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2

From a user perspective, it is by default clearer if the options are simply: a. Not have an account b. Have an account If you want to create an in-between option, it has to be clear to the user what the distinction is between the new option and options a. and b. For instance: If I get some access to dashboard with pseudo-account, what additional ...


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It looks like you're talking about gradual engagement. (I know it by another name, which I can't remember right now.) Gathering small amounts of info from the user just when that info is needed is a great way to avoid huge forms. For example, registering for the site might require just an email and password. Using a shopping cart requires address and ...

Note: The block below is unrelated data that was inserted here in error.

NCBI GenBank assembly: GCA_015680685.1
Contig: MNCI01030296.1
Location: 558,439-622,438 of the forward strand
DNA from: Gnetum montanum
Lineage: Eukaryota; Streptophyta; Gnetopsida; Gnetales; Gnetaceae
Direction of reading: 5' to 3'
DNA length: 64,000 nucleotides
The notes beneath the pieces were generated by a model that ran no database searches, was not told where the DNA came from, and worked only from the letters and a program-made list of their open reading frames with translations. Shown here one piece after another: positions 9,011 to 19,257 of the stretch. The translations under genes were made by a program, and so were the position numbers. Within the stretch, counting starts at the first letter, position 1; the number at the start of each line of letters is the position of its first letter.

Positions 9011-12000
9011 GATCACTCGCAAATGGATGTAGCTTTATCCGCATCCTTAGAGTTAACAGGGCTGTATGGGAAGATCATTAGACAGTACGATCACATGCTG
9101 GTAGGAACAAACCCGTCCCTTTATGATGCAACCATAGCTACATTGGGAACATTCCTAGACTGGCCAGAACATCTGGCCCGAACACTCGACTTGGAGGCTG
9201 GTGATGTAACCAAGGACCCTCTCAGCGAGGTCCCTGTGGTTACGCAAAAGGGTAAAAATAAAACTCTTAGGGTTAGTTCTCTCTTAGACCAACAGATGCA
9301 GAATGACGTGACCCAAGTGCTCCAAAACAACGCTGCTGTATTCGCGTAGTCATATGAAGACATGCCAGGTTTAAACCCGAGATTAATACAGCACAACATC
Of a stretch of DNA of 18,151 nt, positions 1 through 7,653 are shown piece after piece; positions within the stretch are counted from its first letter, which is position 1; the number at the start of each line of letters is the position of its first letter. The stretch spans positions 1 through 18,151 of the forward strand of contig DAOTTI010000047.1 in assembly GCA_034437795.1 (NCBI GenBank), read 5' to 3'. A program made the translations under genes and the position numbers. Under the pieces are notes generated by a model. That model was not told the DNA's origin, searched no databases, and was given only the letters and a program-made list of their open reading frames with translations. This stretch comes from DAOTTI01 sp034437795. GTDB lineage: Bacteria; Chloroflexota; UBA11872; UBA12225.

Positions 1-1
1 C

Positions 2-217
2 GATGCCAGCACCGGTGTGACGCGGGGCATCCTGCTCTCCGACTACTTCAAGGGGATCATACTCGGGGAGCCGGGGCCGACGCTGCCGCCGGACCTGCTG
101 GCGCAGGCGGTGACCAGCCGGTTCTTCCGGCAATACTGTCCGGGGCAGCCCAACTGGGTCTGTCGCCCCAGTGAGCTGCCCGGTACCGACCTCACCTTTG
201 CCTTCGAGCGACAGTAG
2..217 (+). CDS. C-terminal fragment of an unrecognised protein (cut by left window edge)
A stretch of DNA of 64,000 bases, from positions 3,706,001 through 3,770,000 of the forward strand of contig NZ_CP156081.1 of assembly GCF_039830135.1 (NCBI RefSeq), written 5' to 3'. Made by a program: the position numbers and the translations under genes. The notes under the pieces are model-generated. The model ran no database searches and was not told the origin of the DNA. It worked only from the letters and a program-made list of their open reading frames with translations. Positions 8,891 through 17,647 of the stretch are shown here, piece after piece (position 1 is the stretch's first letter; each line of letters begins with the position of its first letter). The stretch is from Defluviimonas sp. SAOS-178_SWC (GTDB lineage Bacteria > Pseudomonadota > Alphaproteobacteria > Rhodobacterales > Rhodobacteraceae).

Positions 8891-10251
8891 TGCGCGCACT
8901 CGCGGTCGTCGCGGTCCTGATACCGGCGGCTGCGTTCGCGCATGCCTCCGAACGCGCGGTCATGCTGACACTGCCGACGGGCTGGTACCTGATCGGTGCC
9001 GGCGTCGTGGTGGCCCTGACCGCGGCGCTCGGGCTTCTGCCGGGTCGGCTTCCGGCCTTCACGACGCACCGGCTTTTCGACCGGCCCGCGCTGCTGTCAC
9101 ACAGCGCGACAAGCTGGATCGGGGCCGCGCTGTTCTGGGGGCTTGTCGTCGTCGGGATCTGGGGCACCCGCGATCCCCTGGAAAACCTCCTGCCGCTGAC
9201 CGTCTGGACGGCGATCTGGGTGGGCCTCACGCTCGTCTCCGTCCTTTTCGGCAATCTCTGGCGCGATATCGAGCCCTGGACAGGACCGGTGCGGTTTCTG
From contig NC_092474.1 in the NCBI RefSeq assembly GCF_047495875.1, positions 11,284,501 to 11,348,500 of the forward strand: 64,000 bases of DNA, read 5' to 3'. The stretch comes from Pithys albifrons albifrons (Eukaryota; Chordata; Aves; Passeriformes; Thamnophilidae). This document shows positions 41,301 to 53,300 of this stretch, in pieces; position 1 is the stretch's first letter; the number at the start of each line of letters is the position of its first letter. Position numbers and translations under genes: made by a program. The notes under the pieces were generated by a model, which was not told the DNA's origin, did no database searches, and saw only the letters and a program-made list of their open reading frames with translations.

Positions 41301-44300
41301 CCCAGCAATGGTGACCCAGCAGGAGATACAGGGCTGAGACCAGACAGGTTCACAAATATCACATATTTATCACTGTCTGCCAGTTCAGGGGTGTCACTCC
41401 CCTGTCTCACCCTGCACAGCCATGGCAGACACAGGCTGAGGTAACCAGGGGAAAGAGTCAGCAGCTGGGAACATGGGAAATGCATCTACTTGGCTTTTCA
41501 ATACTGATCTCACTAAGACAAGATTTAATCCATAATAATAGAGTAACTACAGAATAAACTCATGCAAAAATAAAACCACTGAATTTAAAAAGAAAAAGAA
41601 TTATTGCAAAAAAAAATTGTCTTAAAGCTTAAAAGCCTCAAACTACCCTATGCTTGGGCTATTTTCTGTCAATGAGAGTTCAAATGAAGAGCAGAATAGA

0

This is for your safety. Your identity (username) needs to be separated from your password because those 2 things are handled by different systems: Google is moving towards strengthening the second part (passwords) with new technology, which doesn't work if it's all on one page. The core problem is theft: with both in one place, it's too easy to steal ...



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